A Late Quartet's centerpiece--Beethoven's String Quartet No. 14 in C-sharp minor, Opus 131--can be a fool's errand. The marathon composition requires string musicians to play, without pauses, no fewer than seven movements. This often leads to physical exhaustion while instruments lose their natural pitch, forcing musicians to race to the opus' finish rather than maintaining Beethoven's measured pace. And therein lies the moral of A Late Quartet: our greatest weaknesses lie in our aspirations.
To understand the theme of A Late Quartet is to understand Beethoven himself. Beethoven was sick and profoundly deaf when he crafted his late string quartets. Beckoning artists to endure his compositions, Beethoven exhausts musicians by requiring a perfectly detailed ensemble that can only succeed if the notes are genuinely in-synch. Beethoven's opus reminds us that if we leave someone behind in a self-seeking quest for harmony, we risk the possibility of being in eternal disaccord.
Christopher Walken gives his finest and gentlest performance in years as Peter, the founder and lead cellist of The Fugue, a world-famous quartet, which is approaching its 25th anniversary. But Peter is spiritually and cerebrally scarred. He suffers from severe depression following the death of his wife and has been diagnosed with advancing Parkinson's. When Peter informs his fellow musicians of his handicap and the possible end of the quartet--which is comprised of the wonderful Philip Seymour-Hoffman, Catherine Keener and Mark Ivanir--they respond with a cluster of reactions, including sadness, grief and even calculation. While Juliette (Keener) is beside herself with anguish, Robert (Hoffman) and Daniel (Ivanir) look at Peter's pending departure as an opportunity for advancement.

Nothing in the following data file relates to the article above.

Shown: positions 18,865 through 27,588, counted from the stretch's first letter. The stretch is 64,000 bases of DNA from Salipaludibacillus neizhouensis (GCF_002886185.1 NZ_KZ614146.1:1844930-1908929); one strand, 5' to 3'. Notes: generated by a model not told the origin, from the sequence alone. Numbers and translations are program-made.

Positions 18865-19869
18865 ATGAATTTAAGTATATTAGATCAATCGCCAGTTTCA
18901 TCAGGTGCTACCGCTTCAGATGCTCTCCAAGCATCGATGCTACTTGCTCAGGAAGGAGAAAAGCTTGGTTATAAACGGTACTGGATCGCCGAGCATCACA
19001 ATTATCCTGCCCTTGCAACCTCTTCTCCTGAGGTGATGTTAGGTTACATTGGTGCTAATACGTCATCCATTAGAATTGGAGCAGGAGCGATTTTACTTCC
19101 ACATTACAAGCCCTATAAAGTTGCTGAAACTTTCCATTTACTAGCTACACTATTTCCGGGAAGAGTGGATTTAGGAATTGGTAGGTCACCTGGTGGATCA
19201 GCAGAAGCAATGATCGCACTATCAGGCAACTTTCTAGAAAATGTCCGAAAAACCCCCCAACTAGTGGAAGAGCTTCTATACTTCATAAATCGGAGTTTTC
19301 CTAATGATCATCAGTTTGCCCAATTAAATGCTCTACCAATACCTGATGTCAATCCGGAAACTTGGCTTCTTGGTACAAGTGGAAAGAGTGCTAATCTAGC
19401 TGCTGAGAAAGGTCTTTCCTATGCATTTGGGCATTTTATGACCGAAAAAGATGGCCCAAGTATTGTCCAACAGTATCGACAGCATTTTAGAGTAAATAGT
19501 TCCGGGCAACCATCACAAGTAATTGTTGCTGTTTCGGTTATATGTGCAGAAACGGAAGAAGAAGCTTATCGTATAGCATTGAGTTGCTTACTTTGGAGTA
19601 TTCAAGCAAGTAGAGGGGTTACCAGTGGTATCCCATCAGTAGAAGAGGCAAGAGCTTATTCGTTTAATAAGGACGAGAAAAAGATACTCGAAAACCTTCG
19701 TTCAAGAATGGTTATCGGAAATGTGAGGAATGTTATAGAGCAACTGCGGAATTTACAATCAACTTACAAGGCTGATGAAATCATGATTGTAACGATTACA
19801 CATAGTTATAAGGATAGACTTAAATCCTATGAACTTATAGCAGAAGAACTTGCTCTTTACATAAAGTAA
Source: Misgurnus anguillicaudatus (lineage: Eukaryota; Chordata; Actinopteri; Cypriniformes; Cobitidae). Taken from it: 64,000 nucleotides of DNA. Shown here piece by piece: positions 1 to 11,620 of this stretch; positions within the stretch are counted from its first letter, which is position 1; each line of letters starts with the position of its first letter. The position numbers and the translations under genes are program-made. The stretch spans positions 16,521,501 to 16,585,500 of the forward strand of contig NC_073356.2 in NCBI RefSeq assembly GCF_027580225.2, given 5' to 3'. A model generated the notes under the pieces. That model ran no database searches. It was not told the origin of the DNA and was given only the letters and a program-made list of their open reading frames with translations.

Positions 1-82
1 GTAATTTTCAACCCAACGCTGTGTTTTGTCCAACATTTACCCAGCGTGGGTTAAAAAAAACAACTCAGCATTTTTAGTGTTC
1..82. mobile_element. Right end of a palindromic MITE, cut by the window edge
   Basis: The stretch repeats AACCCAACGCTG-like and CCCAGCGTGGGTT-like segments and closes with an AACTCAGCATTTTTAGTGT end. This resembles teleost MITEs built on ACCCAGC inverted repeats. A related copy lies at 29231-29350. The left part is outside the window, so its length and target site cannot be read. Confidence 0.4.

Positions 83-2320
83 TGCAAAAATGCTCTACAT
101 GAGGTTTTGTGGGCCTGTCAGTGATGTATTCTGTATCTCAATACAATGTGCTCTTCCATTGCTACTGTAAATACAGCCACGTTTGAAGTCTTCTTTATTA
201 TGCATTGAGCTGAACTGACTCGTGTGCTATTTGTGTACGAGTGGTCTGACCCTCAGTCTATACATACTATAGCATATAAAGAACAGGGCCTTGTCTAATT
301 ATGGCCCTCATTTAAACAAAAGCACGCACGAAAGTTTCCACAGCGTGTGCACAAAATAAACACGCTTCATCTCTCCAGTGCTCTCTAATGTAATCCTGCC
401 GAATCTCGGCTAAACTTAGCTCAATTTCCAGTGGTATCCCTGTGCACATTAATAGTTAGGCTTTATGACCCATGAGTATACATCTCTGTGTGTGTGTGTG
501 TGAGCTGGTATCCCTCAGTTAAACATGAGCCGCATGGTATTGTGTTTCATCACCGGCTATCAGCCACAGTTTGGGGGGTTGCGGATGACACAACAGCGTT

I must profess that when I first saw A Late Quartet at the Toronto International Film Festival, I was responsively laid bare. More than a decade ago, I was diagnosed with a neurological disorder that has since progressed into Parkinson's, hastening my personal and professional choices. The awkward journey of physical limitation is indeed a singular experience, but its real impact hits hardest those who share your space in the world. Until you find that harmony--not unlike a quartet's--your life has little measure.
In A Late Quartet, Peter's struggle to step away from his cello is all the more poignant as he decides to step closer to the music. A scene late in the film shows Peter listening to a recording by his late wife, an opera star, singing a glorious aria. It's as beautiful a scene about musical transportation as I've ever witnessed.
How do you keep the music playing? Sometimes you don't. Instead, you understand that measured harmony is a fleeting gift.